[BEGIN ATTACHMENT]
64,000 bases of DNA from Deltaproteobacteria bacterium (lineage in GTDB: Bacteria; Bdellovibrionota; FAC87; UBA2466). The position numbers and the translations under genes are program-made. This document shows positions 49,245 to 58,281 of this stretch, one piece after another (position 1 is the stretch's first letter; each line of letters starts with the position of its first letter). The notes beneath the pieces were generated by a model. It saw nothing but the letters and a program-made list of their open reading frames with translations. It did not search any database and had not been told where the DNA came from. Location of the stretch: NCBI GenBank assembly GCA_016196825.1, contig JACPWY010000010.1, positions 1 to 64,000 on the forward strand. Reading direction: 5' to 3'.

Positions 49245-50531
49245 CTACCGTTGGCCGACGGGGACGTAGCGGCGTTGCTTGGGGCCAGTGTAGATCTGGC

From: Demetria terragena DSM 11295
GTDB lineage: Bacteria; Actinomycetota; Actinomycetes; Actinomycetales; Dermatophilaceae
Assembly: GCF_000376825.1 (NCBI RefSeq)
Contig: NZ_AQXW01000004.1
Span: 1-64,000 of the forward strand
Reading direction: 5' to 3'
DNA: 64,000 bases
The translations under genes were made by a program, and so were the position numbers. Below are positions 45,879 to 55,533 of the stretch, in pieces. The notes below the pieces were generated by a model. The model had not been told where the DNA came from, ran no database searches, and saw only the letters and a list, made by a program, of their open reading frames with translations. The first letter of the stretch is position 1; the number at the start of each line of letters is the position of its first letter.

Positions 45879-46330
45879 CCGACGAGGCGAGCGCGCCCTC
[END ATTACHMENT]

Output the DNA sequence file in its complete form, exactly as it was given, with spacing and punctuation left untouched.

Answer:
64,000 bases of DNA from Deltaproteobacteria bacterium (lineage in GTDB: Bacteria; Bdellovibrionota; FAC87; UBA2466). The position numbers and the translations under genes are program-made. This document shows positions 49,245 to 58,281 of this stretch, one piece after another (position 1 is the stretch's first letter; each line of letters starts with the position of its first letter). The notes beneath the pieces were generated by a model. It saw nothing but the letters and a program-made list of their open reading frames with translations. It did not search any database and had not been told where the DNA came from. Location of the stretch: NCBI GenBank assembly GCA_016196825.1, contig JACPWY010000010.1, positions 1 to 64,000 on the forward strand. Reading direction: 5' to 3'.

Positions 49245-50531
49245 CTACCGTTGGCCGACGGGGACGTAGCGGCGTTGCTTGGGGCCAGTGTAGATCTGGC

From: Demetria terragena DSM 11295
GTDB lineage: Bacteria; Actinomycetota; Actinomycetes; Actinomycetales; Dermatophilaceae
Assembly: GCF_000376825.1 (NCBI RefSeq)
Contig: NZ_AQXW01000004.1
Span: 1-64,000 of the forward strand
Reading direction: 5' to 3'
DNA: 64,000 bases
The translations under genes were made by a program, and so were the position numbers. Below are positions 45,879 to 55,533 of the stretch, in pieces. The notes below the pieces were generated by a model. The model had not been told where the DNA came from, ran no database searches, and saw only the letters and a list, made by a program, of their open reading frames with translations. The first letter of the stretch is position 1; the number at the start of each line of letters is the position of its first letter.

Positions 45879-46330
45879 CCGACGAGGCGAGCGCGCCCTC